On Wednesday night Salt Lake City, Utah, officials announced a goal of transitioning the city to 100 percent clean energy by 2032. This move makes Salt Lake City the 16th U.S. city with a 100 percent clean energy goal - showing a clear trend across our country that Americans know clean energy means cleaner air and water, more economic opportunities, and good jobs.
These commitments demonstrate that city officials are no longer thinking incrementally about a transition to renewable energy, but boldly and inclusively. In developing a plan to meet a goal like this, cities have the potential to not only move to 100 percent clean energy, but to seriously work out how to do so in a way that advances local economic opportunity, energy affordability, and access for all residents. We look forward to watching how this energy plan comes together to build a cleaner, stronger and more equitable city.
Salt Lake City’s commitment also demonstrates renewable energy’s widespread popularity, even in more conservative states. Utah currently exports dirty energy to other states and more than three-fourths of the electricity consumed in the state comes from coal. As the largest city in Utah, Salt Lake City’s commitment will help accelerate the growing clean energy economy in the Beehive State. With coal mining and coal-fired electricity declining in the market, city-led clean energy commitments can assist the transition into a 21st Century energy economy.
The push among cities to declare 100 percent clean energy is changing the landscape and accelerating the renewable energy market. A new Ceres/CleanEdge ranking of utility clean energy deployment shows that these commitments are a driver for renewable energy growth. Utilities are being pushed by corporate and institutional customers with ambitious clean energy and sustainability goals. Customers’ - both families and businesses - demand for more clean energy is pressuring utilities to supply more renewable energy or else lose business to other means of local control like direct procurement, municipalization, and community choice aggregation.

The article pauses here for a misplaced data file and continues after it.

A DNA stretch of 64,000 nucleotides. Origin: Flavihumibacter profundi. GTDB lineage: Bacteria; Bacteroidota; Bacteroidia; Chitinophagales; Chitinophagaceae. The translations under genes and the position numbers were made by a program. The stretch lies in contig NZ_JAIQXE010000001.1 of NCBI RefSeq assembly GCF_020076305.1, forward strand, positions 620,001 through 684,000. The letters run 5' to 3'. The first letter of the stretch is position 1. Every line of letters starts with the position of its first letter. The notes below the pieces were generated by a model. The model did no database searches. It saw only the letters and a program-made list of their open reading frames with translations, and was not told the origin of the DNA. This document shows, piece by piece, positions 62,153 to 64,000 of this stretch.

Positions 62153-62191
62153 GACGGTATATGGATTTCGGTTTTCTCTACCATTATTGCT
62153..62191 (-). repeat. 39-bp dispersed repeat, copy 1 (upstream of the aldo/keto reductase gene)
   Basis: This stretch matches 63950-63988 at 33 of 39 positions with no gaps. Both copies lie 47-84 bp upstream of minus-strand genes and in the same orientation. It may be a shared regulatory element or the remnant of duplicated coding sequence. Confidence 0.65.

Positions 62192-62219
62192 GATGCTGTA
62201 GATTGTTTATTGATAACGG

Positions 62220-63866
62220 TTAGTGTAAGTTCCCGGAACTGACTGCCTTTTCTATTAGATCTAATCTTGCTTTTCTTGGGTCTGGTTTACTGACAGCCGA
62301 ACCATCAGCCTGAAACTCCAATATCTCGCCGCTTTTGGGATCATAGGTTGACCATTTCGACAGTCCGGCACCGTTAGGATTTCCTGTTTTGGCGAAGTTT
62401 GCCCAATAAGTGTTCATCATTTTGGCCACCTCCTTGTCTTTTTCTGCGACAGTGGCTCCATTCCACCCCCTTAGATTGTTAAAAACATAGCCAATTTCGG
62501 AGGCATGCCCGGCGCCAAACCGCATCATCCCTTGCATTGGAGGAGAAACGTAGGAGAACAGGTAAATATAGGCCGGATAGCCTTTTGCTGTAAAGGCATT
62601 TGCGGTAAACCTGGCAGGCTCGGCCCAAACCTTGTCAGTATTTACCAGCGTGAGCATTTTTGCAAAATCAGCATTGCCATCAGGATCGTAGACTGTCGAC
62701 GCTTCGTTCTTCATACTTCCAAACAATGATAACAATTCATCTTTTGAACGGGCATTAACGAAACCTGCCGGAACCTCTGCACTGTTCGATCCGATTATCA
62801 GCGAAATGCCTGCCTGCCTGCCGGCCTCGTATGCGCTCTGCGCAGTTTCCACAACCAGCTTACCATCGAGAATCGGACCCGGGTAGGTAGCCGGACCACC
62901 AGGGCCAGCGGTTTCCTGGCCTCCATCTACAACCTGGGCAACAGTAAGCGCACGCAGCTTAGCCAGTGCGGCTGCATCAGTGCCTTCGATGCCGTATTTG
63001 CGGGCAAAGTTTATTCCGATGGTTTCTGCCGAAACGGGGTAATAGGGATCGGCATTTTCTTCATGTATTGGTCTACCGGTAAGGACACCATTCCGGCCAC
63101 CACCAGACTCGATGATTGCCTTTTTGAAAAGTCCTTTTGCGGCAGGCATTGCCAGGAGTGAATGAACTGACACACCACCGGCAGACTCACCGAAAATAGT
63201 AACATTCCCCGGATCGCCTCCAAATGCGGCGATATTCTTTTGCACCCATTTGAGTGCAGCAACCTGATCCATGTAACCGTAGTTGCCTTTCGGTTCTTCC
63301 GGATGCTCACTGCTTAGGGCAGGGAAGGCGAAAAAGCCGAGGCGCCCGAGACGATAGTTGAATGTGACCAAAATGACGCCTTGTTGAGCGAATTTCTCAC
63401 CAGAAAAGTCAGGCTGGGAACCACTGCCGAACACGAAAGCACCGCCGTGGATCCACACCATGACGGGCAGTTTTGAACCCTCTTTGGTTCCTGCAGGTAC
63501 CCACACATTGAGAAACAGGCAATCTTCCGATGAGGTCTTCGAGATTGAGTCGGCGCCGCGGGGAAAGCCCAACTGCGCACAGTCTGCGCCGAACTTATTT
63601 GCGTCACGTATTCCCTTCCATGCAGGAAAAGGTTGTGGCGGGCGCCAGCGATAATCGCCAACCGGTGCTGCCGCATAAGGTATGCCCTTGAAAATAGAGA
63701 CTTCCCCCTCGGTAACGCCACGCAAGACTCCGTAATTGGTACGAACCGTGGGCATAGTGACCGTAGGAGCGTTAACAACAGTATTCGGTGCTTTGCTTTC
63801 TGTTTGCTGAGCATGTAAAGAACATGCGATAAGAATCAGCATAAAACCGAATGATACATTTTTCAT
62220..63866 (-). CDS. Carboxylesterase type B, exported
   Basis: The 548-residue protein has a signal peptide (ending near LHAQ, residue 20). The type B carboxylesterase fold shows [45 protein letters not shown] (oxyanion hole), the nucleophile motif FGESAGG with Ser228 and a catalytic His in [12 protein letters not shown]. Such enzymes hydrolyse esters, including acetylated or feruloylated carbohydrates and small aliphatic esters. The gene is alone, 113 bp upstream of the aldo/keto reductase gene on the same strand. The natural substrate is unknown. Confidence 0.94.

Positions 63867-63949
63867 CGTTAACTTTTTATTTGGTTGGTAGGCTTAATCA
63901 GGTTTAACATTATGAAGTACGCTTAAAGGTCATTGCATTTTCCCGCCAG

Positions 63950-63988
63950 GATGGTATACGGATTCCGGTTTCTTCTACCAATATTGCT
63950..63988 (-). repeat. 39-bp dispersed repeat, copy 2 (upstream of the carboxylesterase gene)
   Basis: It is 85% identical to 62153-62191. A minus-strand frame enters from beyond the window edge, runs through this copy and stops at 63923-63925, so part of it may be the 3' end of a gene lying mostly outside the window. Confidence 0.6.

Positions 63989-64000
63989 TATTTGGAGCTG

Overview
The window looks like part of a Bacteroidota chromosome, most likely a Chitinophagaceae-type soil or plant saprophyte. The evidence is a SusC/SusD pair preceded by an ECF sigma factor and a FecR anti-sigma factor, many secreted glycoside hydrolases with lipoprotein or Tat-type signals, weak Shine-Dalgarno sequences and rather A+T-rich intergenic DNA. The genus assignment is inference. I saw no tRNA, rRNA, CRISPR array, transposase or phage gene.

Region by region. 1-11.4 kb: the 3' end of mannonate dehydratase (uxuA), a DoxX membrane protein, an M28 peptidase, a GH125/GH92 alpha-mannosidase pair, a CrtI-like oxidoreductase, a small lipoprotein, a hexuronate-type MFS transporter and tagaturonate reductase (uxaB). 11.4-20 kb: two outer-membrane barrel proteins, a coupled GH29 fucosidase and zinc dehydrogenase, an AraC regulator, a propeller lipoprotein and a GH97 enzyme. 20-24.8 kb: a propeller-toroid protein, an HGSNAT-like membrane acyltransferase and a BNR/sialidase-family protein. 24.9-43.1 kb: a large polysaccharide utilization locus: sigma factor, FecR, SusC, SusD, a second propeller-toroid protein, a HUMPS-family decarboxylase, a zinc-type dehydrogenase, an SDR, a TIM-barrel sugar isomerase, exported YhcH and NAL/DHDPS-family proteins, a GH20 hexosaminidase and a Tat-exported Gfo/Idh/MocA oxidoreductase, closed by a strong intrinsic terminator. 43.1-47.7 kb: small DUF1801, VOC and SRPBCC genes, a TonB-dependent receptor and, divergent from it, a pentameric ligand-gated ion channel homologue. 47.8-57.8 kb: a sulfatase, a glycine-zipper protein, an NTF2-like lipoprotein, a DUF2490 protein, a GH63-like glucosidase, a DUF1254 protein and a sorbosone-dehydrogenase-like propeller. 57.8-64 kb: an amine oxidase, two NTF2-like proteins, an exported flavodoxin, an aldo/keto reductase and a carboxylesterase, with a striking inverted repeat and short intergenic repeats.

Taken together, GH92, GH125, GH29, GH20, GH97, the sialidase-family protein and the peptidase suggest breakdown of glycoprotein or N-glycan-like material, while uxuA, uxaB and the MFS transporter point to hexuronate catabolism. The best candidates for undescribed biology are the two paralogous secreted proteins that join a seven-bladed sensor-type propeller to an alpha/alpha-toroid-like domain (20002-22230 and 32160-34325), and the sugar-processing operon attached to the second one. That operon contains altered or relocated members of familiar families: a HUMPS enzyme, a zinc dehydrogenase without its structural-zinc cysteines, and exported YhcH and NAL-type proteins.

Earlier this week more than 20 "leading and learning" cities came together to advance work toward 100 percent renewable energy at the first-ever North American Dialogue on 100 percent Renewable Energy in Cities. The Sierra Club co-hosted the event with Renewable Cities, ICLEI USA, and the City of San Francisco’s Department of the Environment, and it was attended by former Environmental Protection Agency head / current Apple clean energy guru Lisa Jackson and many other experts and leaders.
On the heels of this unprecedented convening, Salt Lake City made the leap, and we expect there will be many more to come. Cities clearly know which way the wind is blowing.
The Sierra Club’s Ready For 100 program aims to inspire 100 cities commit to go 100 percent renewable by the end of 2018. We are already working in 25 cities with our allies, city leaders, businesses, and other local stakeholders to re-imagine our communities with 100 percent renewable energy.
We’re Ready for 100 - are you?